Animals and World Religions

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Oxford University Press, Jan 5, 2012 - Nature - 346 pages
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Despite increasing public attention to animal suffering, little seems to have changed: human beings continue to exploit billions of animals in factory farms, medical laboratories, and elsewhere. In this wide-ranging and perceptive study, Lisa Kemmerer shows how spiritual writings and teachings in seven major religious traditions can help people to consider their ethical obligations towards other creatures. Kemmerer examines the role of animals in scripture and myth, the lives of religious exemplars, and foundational philosophical and moral teachings. Beginning with a study of indigenous traditions around the world, Kemmerer then focuses on the religions of India - Hindu, Buddhist, and Jain - as well as on Daoism and Confucianism in China, and, finally, Judaism, Christianity, and Islam in the Middle East. At the end of each chapter, Kemmerer discusses the lives and work of contemporary animal advocates, showing what they do on behalf of nonhuman animals and how their activism is motivated by personal religious commitments. Animals in the World's Religions demonstrates that rightful relations between human beings and animals are essential for the resolution of some of the most pressing moral problems facing industrial societies.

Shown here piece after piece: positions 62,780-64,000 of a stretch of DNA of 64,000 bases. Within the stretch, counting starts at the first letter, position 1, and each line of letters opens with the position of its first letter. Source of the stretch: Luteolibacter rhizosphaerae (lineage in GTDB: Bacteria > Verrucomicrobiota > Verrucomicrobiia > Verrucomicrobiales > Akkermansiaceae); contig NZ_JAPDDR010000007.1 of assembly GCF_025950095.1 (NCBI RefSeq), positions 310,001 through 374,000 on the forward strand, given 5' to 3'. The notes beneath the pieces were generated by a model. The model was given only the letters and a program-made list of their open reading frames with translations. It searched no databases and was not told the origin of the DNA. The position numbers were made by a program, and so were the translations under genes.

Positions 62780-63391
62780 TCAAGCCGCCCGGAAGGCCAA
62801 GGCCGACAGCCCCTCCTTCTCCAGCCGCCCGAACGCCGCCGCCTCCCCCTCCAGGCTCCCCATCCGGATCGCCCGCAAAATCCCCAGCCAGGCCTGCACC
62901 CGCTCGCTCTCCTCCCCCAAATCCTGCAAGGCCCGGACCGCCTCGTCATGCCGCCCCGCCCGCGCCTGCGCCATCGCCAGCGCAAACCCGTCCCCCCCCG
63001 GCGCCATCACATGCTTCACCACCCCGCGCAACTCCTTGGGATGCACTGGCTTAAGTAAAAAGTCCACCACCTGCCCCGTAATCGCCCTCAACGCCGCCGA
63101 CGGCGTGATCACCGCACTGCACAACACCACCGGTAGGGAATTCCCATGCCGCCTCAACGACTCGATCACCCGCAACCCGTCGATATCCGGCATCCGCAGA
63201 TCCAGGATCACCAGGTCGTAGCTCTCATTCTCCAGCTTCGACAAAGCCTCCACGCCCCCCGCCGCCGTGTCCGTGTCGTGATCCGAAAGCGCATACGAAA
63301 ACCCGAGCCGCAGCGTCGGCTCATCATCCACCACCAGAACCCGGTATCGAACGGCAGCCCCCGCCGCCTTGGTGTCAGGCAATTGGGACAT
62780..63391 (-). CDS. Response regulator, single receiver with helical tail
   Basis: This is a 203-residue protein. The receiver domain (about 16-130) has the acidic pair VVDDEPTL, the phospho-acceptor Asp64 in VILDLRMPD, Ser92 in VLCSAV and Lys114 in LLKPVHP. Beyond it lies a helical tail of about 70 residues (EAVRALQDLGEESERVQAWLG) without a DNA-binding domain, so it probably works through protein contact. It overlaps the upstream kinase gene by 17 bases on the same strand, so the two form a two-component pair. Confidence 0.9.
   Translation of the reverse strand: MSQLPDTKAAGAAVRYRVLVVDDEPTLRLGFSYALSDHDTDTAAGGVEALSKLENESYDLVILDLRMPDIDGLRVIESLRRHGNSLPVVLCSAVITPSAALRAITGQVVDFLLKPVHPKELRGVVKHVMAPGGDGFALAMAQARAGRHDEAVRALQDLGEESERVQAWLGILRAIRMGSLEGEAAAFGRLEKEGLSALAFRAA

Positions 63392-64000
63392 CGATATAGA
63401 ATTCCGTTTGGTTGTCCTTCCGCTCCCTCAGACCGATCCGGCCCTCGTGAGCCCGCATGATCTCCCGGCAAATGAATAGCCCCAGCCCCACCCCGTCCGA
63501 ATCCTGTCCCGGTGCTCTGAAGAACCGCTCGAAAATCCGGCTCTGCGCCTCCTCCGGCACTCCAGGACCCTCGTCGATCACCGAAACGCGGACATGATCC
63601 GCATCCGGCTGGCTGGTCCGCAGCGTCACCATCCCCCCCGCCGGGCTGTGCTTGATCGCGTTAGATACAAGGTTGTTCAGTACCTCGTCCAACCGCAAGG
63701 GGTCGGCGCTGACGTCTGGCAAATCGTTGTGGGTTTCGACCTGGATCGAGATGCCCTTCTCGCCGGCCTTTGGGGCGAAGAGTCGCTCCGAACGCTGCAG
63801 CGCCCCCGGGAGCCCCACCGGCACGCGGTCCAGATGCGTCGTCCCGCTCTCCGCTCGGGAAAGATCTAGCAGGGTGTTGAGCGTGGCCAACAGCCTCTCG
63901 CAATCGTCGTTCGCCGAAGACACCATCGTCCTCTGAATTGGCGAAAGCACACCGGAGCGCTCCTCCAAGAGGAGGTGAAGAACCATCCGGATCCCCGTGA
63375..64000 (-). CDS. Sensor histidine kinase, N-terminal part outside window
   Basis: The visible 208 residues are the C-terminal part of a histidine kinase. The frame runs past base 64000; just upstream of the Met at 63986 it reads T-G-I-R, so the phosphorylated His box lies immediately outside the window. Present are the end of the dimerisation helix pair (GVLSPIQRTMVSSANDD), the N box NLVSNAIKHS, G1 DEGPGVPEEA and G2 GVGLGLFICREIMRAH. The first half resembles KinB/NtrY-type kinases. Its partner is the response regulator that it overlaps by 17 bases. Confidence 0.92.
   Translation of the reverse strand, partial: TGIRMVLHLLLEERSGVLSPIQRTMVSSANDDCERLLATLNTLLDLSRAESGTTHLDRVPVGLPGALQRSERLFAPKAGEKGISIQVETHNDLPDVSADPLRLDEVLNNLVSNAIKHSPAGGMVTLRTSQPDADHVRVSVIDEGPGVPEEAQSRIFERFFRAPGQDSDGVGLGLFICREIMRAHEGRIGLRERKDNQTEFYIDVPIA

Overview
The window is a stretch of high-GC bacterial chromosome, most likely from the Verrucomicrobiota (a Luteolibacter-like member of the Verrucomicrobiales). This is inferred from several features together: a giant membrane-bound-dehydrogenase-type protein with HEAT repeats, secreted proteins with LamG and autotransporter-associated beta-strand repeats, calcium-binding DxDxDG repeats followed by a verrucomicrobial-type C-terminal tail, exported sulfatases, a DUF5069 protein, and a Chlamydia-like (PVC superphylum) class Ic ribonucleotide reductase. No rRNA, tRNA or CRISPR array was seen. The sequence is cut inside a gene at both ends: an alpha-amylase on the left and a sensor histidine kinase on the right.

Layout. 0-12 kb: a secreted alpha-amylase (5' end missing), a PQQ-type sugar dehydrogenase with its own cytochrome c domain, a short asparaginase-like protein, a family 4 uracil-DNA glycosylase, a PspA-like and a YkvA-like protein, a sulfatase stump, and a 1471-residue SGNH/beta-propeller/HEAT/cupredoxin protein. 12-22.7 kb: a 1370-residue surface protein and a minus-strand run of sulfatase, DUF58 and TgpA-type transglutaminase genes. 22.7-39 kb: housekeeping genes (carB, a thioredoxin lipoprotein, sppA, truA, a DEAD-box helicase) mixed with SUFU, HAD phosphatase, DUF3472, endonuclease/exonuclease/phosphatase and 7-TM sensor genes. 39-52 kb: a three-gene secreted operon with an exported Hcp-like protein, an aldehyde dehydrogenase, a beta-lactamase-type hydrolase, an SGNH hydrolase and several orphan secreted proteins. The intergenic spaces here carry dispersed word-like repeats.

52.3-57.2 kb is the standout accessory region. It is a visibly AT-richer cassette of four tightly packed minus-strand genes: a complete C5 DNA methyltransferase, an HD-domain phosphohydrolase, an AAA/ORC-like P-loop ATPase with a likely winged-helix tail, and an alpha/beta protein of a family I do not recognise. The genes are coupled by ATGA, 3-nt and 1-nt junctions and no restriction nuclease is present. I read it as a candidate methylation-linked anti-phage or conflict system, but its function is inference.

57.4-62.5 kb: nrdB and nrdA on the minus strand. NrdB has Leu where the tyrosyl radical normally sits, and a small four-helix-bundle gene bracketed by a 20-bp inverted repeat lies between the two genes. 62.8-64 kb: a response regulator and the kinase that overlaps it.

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Contents

Introduction
3
1 Indigenous Traditions
19
2 Hindu Traditions
56
3 Buddhist Traditions
91
4 Chinese Traditions
127
5 Jewish Traditions
169
6 Christian Traditions
205
7 Islamic Traditions
241
Conclusion
277
Factory Farming and Fishing
291
References
317
Further Reading
335
Index
339
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About the author (2012)


Lisa Kemmerer is a philosopher-activist (MTh, Harvard; PhD, philosophy, Glasgow, Scotland) and the author/editor of half a dozen books on animal advocacy, ethics, and religion. She is also an artist and a lover of wild places who has hiked, biked, kayaked, backpacked, and traveled widely.

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